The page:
Francisco Paris is the Extractive Industries Transparency Initiative (EITI) international secretariat’s regional director for Latin America and the Caribbean, and is based in Oslo. Earlier this year, Mr. Paris attended the EITI Latin America Regional Conference in Lima, where government, civil society and corporate representatives met to discuss pressing socio-environmental concerns in the region. Many activists and advocates in the region see the environmental impact of extractive industries as a new frontier in EITI reporting. He shared his thoughts on these matters, and we’re in turn sharing them with NRGI blog readers here:
We’ve taken important initial steps toward a comprehensive approach to extractive sector transparency.
We now have a starting point of understanding of what needs to be included in EITI reports, beginning with licenses, data production, revenues and transfers. We see signs that countries are fulfilling the new standard; some are voluntarily going beyond it. There are discussions about how contracts are being covered, on [how much money countries are spending on environmental protection or mitigation in connection with extraction], and many more subjects. These are good signals. When all countries manage to file their reports, we’ll have a clearer idea of the landscape.
We are having a much richer conversation about the issues, and not only about EITI as an instrument. The EITI national commissions have a certain degree of freedom to test what is working and what is less useful. For the first time, participants have the grounding to talk about larger issues rather than just the mechanics of EITI itself. But, I think that we have moved to a phase where the how-do-we-implement idea becomes a discussion about a facilitating meaningful transparency. That is an important change.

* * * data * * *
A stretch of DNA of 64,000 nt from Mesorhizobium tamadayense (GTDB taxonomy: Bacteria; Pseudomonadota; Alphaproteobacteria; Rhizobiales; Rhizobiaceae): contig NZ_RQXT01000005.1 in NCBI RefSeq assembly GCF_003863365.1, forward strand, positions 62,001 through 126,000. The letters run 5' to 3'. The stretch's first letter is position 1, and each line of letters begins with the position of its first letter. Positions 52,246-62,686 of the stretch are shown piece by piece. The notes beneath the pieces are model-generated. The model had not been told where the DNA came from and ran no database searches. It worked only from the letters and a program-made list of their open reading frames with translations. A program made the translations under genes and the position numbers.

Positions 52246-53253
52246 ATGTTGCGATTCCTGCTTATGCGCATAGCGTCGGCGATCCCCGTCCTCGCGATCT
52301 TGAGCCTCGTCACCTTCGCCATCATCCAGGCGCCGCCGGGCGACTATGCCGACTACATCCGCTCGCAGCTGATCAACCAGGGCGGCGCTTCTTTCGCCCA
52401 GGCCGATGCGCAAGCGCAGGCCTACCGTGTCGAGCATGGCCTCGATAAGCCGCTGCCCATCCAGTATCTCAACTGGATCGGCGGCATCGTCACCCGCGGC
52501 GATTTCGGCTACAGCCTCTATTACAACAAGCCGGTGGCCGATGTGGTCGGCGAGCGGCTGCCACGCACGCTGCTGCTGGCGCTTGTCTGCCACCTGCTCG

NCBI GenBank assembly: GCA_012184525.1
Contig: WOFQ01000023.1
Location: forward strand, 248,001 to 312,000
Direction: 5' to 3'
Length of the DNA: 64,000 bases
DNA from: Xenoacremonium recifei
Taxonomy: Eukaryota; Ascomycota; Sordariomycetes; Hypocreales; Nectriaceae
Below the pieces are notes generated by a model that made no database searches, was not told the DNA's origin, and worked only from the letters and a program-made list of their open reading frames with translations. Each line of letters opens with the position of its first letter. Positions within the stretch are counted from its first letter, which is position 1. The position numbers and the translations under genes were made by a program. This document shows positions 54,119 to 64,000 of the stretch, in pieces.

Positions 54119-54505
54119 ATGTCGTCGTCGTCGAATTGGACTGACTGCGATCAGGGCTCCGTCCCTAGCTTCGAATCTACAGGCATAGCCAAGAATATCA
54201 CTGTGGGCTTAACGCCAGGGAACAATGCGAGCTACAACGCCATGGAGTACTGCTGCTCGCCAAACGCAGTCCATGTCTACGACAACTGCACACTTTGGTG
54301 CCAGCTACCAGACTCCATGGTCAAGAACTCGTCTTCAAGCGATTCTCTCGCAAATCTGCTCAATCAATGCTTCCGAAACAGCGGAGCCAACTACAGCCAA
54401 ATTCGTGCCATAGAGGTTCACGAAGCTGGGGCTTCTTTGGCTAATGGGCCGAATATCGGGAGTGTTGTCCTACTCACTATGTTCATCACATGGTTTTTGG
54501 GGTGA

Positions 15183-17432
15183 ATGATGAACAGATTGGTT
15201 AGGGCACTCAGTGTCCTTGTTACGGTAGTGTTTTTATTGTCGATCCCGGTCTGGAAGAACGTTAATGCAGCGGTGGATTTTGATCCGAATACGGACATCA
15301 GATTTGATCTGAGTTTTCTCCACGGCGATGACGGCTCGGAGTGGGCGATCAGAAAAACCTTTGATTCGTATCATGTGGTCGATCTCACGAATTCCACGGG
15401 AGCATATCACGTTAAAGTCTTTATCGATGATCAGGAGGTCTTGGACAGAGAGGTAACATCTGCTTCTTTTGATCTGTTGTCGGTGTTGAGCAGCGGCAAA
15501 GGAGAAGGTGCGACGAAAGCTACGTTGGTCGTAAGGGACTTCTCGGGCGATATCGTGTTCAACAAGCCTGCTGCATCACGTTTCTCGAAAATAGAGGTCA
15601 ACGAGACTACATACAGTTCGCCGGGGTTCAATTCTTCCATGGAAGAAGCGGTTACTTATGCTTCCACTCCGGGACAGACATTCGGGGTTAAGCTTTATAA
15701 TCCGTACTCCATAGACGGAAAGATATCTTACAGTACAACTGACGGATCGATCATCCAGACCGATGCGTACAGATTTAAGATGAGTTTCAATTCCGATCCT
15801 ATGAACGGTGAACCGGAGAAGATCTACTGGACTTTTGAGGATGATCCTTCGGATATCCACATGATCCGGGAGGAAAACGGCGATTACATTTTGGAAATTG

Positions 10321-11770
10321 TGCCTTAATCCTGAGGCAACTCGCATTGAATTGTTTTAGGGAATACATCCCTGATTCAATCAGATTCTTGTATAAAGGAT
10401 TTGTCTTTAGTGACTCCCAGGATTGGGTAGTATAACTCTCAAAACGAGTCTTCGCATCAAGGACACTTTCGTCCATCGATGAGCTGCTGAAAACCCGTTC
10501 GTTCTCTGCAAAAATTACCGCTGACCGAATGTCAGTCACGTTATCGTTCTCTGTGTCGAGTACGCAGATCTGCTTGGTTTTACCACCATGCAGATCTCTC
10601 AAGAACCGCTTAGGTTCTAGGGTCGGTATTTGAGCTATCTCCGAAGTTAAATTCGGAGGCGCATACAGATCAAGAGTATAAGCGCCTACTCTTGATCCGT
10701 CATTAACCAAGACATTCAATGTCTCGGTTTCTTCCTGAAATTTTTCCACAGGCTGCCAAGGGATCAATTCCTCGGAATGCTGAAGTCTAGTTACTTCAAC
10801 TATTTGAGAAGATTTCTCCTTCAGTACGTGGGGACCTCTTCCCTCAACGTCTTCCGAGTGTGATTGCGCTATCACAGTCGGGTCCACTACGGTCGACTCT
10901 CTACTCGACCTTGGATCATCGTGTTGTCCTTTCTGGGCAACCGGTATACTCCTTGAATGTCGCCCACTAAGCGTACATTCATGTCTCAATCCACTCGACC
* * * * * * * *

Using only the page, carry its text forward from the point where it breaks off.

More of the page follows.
We need EITI to be internalized—in government systems, procedures, forms and practices in the extractive sector at large. Internalizing EITI means that, for example, when there is a contract bidding round, transparency through the whole process is at the forefront. The internalization of transparency is crucial.
Then again, we should look at the “how”—at the procedures. The process has to be more agile and the international movement less worried about ticking boxes or strict rules and more about how to go forward together.
Unlike in other countries, where EITI has had a great impact from the beginning, Latin American countries have challenges that tend to be more sophisticated. The challenges related to anti-corruption play differently when there are already systems and procedures aiming at fighting corruption. We need to take these to the next level.
It’s about being a bit more transparent than you already are. If your system used to be transparent it is easier to push it a little bit further. For example, if you have an internet database that publishes information from a regulatory agency, let’s make it talk with another database from another agency. The challenges are different and the standard has to be flexible enough to become global.
Mr. Paris’ comments have been edited for length and clarity.
Alonso Hidalgo is NRGI’s Latin America program assistant.